segunda-feira, 24 de novembro de 2008

New (and old) trade restrictions

In the modern age of Globalization, trade restrictions can have a tremendous impact on the welfare of a nation. After the great discovery voyages of the 15th and 16th century and with the emergence of the modern industrial world, trade has become an increasingly important mechanism of wealth generation.

Adam Smith propounded the view that advantages in productivity should make commerce beneficial to all nations. His famous comparison between Portugal and England became a well quoted example of how trade can benefit all countries. Since England had an advantage in the production of textiles, and Portugal had an advantage in the production of wine, Smith claimed that both nations would profit if they formulated trade patterns where England imported all its wine from Portugal, who in turn would sell its textiles to England. Smith made the point that both Portugal and England would be far richer if they started trading. This argument has become the foundation of liberalism.

David Ricardo advanced Smith’s argument by propounding the view that comparative advantages were at the root of the trade advantages. Ricardo believed that nations should trade so they would always have comparative advantages over other nations, defined as advantage in terms of opportunity costs.

Nowadays, economic theories have been greatly refined, but no one disputes the notion that trade is beneficial to all nations, and the notions of Smith and Ricardo are widely regarded as axioms of economics.

As trade has become more important to the wellbeing of nations, trade restrictions become more pernicious in international commerce. Trade restrictions can have a very negative impact on the wealth of nations for they obstruct trade-related gains that would otherwise occur if trade were freer.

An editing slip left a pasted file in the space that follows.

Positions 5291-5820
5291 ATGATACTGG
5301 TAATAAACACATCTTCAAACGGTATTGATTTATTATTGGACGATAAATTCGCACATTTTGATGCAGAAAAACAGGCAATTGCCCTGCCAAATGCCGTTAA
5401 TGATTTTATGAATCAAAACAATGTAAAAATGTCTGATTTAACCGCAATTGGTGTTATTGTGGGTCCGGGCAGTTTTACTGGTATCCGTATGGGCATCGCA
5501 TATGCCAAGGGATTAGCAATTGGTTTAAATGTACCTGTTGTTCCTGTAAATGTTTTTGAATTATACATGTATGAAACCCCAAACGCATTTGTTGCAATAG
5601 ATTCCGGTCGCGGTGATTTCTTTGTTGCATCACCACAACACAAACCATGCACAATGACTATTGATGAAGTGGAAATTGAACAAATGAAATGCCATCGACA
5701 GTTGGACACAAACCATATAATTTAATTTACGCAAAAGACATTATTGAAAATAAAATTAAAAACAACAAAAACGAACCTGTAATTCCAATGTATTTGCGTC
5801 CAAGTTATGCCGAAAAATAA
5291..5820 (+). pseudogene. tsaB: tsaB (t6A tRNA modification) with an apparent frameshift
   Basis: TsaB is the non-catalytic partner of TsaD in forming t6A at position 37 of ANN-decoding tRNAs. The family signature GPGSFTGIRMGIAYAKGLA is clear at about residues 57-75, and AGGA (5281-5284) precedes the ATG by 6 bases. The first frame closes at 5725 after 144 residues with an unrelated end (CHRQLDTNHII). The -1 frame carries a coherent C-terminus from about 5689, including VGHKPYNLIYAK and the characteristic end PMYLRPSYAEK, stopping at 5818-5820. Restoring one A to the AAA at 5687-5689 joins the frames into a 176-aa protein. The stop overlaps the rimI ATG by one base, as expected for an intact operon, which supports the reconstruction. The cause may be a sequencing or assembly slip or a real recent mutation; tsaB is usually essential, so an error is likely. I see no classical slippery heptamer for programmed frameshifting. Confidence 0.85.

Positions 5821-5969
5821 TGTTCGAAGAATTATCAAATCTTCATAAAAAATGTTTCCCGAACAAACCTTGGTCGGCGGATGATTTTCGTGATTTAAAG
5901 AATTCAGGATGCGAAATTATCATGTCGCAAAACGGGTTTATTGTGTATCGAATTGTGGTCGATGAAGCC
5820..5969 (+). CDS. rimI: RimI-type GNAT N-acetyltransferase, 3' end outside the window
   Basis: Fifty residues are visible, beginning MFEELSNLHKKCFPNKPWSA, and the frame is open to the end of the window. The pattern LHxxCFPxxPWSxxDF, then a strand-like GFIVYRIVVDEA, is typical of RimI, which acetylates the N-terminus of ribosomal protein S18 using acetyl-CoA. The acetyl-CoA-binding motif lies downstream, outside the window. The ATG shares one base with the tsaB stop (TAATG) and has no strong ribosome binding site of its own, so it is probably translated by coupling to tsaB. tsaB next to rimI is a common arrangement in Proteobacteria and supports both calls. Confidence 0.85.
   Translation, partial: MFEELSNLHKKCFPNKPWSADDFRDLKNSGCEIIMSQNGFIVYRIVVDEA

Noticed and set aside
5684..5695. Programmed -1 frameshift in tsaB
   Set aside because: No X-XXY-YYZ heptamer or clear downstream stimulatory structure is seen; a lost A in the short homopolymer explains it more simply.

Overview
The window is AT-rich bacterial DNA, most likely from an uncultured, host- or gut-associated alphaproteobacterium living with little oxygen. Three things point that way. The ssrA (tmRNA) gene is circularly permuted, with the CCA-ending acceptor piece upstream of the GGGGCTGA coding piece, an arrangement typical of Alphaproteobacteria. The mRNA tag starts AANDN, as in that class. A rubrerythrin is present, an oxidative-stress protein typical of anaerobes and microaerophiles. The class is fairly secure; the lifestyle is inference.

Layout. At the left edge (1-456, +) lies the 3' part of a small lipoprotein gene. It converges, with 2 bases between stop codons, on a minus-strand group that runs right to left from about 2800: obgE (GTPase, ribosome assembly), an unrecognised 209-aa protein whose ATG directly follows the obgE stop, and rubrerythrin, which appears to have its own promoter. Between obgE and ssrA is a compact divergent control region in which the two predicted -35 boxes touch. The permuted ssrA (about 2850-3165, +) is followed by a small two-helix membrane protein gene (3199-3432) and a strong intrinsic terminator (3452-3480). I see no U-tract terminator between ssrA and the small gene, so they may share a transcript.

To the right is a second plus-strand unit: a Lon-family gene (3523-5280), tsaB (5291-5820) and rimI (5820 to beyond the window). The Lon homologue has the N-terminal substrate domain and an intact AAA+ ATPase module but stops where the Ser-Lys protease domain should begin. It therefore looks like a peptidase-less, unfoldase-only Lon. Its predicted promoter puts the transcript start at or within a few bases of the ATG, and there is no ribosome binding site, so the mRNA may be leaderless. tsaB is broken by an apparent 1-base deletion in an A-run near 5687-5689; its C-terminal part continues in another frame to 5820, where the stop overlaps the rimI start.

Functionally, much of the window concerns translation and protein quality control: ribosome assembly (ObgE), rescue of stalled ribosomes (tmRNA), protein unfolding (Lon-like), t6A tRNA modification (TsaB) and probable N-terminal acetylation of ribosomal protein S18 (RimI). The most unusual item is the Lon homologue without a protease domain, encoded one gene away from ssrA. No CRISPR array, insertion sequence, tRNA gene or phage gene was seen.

Concerns related to the negative impacts of trade have led to the creation of the World Trade Organization (WTO), following the Uruguay Round of the GATT and the Marrakech agreement. Unlike the GATT, the WTO has a much more ambitious Dispute Settling Mechanism (DSU), which aims to prevent trade barriers from distorting patterns of trade. In order to foster trade and reduce the impact of trade restrictions, several important trade agreements were established in the 1990s, such as the North American Free Trade Area – NAFTA, the MERCOSUL bloc, the Association of South East Asian Nation – ASEAN, the Asia-Pacific Economic Cooperation – APEC.

At present, the Doha round of trade negotiations is under way with a very ambitious mandate (the Doha mandate) to liberalize trade in agriculture and attain further gains in services and intellectual property.

Recent food-related inflationary pressures illustrate how trade restrictions and distortions can have a negative impact on the wellbeing of nations and affect their economic welfare. In fact, most trade restrictions today are placed on agricultural goods. The Uruguay round was quite successful in reducing trade restrictions placed on manufactures. In terms of trade in agriculture, however, progress was rather disappointing.

Trade restrictions in agriculture represent a large share of the problem of the current inflationary wave that is costing the economic welfare for developed and developing nations alike. Trade restrictions persist in services and telecommunications and in the form of trade distorting subsidies, nontariff barriers and dumping. Specialists agree that trade distorting mechanisms are detrimental to all.

The ongoing financial turmoil indicates the strong need for the Doha round to be successfully completed. In times of such acute financial crisis as the one the world is going through today, throwing away commerce related gains would be sheer madness. The recent gathering of the G-20 nations in the USA reveals that world leaders are well aware of this simple truth.

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